Christmas, 1931. Not the happiest of holidays. Doreen, the wife of Maisie’s assistant Billy Beale, is still suffering severe mental anguish about the death of their daughter a year ago, to the point where she can barely care for their two boys. And yet, the Beales are in a better position than many in London. There are men everywhere with war injuries both physical and psychological. This is something Maisie knows all too well after her own wartime injuries and the psychological scar that is only just now healing. The pain of so many, though, is brought into stark relief when a man commits suicide with a grenade on a busy street right in front of Maisie, knocking her unconscious. As if a concussion wasn’t bad enough, an anonymous letter writer threatening the lives of Members of Parliament if something is not done to draw attention to the plight of the invisible veterans. Now Maisie must give up her solitary ways and work with Scotland Yard in order to find this man before he unleashes havoc on all of London.

This is the part where I start to get all gushy about this series. I said in my review of An Incomplete Revenge that I really, really liked it, and that it was the best of the series so far. Well, Among the Mad blew An Incomplete Revenge out of the water. Part of the appeal of Among the Mad was the necessary immediacy, the initial note giving them only two days before the writer began taking unspecified action. Unlike the other Maisie Dobbs books, it had elements of a police procedural, but it also got even deeper into the psychological ramifications of the war on the British people than any of the previous books.

Between the focus on shell shock and psychological affects of warfare and the increased sense of danger and anticipation, I could simply not put Among the Mad down and I absolutely cannot wait to pick up the next book in the series.

Buy this book from:
Powells | Indiebound*

Source: Personal copy.
* These links are all affiliate links. If you buy your book here I’ll make a very small amount of money that goes towards hosting, giveaways, etc.
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An Incomplete Revenge by Jacqueline Winspear – Book Review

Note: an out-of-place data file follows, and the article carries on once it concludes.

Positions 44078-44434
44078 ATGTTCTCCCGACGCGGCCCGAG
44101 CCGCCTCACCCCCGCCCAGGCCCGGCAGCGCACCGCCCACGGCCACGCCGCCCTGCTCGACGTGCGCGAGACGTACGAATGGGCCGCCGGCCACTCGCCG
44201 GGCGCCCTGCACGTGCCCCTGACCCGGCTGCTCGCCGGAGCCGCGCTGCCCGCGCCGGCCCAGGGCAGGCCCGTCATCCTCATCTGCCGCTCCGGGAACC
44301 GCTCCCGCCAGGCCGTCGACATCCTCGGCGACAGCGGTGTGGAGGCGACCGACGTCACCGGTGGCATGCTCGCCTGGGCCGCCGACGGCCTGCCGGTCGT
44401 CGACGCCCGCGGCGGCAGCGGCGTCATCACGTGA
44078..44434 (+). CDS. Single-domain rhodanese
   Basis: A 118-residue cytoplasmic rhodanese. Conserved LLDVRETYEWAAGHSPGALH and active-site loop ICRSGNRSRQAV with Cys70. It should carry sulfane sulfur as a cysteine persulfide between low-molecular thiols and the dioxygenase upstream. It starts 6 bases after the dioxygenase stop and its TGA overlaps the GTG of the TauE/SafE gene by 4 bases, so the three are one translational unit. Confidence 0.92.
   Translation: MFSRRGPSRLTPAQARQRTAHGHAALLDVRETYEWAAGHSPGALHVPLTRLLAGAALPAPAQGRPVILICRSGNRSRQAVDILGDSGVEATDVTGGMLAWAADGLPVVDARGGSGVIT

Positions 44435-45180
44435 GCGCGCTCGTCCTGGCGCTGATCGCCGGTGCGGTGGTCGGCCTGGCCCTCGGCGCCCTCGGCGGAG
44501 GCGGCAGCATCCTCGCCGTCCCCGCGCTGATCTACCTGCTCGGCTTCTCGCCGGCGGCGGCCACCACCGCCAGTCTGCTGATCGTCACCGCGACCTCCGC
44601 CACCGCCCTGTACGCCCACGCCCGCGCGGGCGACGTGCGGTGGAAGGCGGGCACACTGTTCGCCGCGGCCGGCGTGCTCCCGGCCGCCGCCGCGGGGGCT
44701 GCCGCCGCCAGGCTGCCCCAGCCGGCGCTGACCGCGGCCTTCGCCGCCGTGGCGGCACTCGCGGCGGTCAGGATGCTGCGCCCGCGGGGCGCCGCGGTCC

An Incomplete Revenge by Jacqueline Winspear
Published by Picador, an imprint of Macmillan

My reviews of the first four books in the series: Maisie Dobbs, Birds of a Feather, Pardonable Lies, Messenger of Truth.

Whether the problem is summer or simply the increasingly dire economic depression, business is tough for Maisie. So tough that she is quite happy that her employee, Billy, will be off picking hops in Kent for a week with his family, because it relieves her from having to pay his salary when there is no work coming in. Coincidentally enough, when work does come in, in the form of James Compton, son of Maisie’s benefactor Lady Compton, Maisie finds herself heading for Kent as well. Compton’s company is interested in a brickworks, but is concerned about the small fires that occur in the town yearly, as well as the acts of petty vandalism. Eventually, the mystery traces back to what happened during the war, both in France and at home, as all of Maisie’s cases do.

This is probably my favorite Maisie Dobbs book so far, which is a relief since the fourth book, Messenger of Truth, was probably my least favorite. My love of this one is a combination of a couple factors. First was the exploration of community and how small towns dealt with losing most of their young men in the war, and what that left them in the aftermath. Secondly, we were able to explore more of Maisie’s past and her family history. It is revealed relatively early on in this book that Maisie’s grandmother was a gypsy, which accounts for her gift of something that is a little more than intuition. I was happy to finally have an explanation of that, because Maisie’s occasional near clairvoyance has always bothered me just a bit.

The most captivating and moving of the Maisie Dobbs book yet. Bring on book five! If you haven’t started this series yet, what are you waiting for?

Buy this book from:
Powells | Indiebound*

Source: Personal copy.
* These links are all affiliate links. If you buy your book here I’ll make a very small amount of money that goes towards hosting, giveaways, etc.